I think the ST Version even played slightly faster than the Amiga version?

 

 

Dragon Breed:Amiga version not only smoother than the ST version, but it was easier to get the Dragons tail in it's mouth, i only ever saw Kieren review the ST and ZX Spectrum versions, but both scored exactly the same, 8/10 and bar the last 3 lines of text, the review text was exactly the same for both.

 

 

Point i am making here (again) is when you'd read these reviews Kieren wrote, your beef was NOT you disagreed with his personal thoughts on the game, you knew damn well he had never put the effort in to try different versions and warn buyers of the differences. 😡

 

 

He moaned he could not understand why Mirrorsoft had licensed the NES Turtles game for conversion to the UK home micros, erm because it had been HUGE on the NES and Mirrorsoft were banking on it bring a UK Xmas number 1 for them?

 

Probe had been asked to improve apon the NES gameplay...

 

 

No fundamental, basic level research attempted, Kieren hated the NES, had not wanted a NES game converted to the ST and he was going to have a sulk with the review, rather than put the effort in to write a balanced review.

 

 

That i could excuse if he was just slapping it up on a free to read site, but putting these reviews in paid for guides and having Retro Girl rock up, slap a 5 star review down with comment about how well researched they were...

 

 

You bet i was going to combat that on Amazon Kieren, it's blatant manipulation of the entire review system.

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I've seen "books" by other people on Amazon who just seem to want to be called an author without giving a moist turd about what is actually in the books. "I'm a published author! See mom and dad? I'm not a total loser! You were wrong! YOU WERE WRONG!!!!!!!"

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1 hour ago, ∞ Vince ∞ said:
  • I remember everyone talking Sega / Nintendo and absolutely no playground chat of Atari's. You have to acknowledge they were aged systems by then and again my comment about letters pages bares this out.

It is wonderful to have love for your favourite systems, but even the most ardent Atari fan here in the UK would have to acknowledge the facts and not be blinded by rose tinted glasses.

I know that things were a little different here in the States, but some things were not. Playground talk here was devoid of any mention of Atari in the late 80's and early 90's. Even though I'd grown up playing the 2600, I didn't even know about the existence of Atari systems beyond the 2600 & 800 until one day I saw an ad for the Lynx in a comic book (didn't know or hear about the Atari 7800 at all, as I can recall, apart from a mention in a Sears Christmas catalog in '90 or '91).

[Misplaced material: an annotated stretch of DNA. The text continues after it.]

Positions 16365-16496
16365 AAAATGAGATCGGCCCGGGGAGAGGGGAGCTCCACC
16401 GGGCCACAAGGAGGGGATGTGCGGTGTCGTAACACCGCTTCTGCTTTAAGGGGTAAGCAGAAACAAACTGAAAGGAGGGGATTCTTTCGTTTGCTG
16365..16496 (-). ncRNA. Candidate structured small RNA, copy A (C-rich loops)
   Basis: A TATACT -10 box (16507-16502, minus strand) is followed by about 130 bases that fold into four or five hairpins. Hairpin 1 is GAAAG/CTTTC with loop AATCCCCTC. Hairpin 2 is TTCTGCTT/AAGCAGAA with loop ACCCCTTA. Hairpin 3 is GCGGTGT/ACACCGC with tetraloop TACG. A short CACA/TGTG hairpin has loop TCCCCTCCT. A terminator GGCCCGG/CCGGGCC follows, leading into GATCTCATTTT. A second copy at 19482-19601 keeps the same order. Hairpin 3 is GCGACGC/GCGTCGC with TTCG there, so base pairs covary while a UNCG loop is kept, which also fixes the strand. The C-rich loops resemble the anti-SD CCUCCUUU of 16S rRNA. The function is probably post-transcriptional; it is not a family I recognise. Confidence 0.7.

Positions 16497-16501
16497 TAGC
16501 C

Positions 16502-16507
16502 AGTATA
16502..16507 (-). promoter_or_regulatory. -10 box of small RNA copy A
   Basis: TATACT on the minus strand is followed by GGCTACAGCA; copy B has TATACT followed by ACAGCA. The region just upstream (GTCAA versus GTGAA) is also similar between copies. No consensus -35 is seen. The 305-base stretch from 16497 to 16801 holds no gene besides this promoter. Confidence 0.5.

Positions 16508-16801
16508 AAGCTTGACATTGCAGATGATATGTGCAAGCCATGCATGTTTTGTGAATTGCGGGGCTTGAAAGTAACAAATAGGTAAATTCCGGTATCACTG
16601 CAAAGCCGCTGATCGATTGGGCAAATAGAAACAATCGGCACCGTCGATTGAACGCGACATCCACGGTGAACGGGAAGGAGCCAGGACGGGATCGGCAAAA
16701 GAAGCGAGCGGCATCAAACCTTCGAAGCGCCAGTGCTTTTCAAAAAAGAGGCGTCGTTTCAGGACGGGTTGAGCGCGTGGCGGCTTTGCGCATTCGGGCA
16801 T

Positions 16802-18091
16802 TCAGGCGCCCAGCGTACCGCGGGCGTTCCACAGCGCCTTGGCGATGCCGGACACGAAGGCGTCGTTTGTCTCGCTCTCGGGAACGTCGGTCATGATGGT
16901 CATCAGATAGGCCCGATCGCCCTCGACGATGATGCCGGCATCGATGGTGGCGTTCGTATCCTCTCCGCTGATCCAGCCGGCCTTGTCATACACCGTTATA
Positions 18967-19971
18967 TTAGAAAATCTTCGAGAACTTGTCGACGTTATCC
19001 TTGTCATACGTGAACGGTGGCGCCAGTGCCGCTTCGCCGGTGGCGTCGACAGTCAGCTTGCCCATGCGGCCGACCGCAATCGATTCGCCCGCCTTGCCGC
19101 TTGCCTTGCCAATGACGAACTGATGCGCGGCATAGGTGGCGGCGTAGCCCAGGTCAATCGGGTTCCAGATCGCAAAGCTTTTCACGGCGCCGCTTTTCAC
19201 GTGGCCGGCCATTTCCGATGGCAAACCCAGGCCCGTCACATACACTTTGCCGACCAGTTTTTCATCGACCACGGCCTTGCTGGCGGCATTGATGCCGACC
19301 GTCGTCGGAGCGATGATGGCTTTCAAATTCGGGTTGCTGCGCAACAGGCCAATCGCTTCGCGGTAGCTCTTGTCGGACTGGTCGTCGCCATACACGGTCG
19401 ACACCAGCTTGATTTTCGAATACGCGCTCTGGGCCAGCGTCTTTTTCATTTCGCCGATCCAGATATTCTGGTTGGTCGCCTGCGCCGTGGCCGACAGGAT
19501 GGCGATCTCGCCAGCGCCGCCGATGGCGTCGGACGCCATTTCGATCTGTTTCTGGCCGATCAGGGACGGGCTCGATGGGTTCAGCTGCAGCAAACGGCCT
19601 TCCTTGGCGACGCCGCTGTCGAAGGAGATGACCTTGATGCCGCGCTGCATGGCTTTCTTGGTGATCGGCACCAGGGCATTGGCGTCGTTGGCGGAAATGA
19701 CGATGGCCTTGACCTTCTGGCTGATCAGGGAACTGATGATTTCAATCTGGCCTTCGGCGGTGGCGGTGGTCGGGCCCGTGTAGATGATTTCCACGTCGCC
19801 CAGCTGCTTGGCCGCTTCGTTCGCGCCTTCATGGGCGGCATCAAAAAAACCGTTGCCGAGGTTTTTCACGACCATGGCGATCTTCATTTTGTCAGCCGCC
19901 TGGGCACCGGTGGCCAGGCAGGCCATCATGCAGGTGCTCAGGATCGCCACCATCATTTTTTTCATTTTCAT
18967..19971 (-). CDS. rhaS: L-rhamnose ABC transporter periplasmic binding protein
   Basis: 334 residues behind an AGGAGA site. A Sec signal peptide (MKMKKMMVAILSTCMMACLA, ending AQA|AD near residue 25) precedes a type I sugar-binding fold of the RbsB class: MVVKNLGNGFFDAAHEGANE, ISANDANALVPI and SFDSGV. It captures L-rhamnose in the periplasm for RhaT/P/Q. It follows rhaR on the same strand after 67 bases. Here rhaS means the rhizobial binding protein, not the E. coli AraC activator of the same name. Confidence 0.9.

The only reason that anyone at school heard about the Atari Jaguar was because I'd discovered it when in 9th grade and put a game review for AvP in the school's newspaper (this wasn't '94 either, so it wasn't a very current review). So yeah, I was an Atari shill BITD, but I always knew that Atari was never in 1st or 2nd place for anything after the 2600 era fizzled out.

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Kieren used to keep pumping out the line the ST was still strong here in the UK by the time the Jaguar launched...

 

And that really took the p#ss. 

 

How many surviving ST magazines were there and what games were they reviewing? 

 

ST Format had taken to reviewing Lynx and Jaguar games just to fill it's pages.

 

You've only to look at quotes from David Braben, Core Design, Bitmap Bros, Virgin,US Gold, Dino Dini, Mev Dinc, Archer McLean (list could go on and on) about how many copies of an ST game they expected to sell or why there would be no ST version. 

 

 

It took a letter writing campaign to get Microprose to convert Civilisation to the ST.

 

Yet Kieren would be the first to moan of Nintendo and revisionist history regarding the UK and the NES...

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Aside from me getting a 2600 out of an Argos catalogue in 88- the Atari systems I knew back then were when the Lynx came out and I thought it was good and the buzz over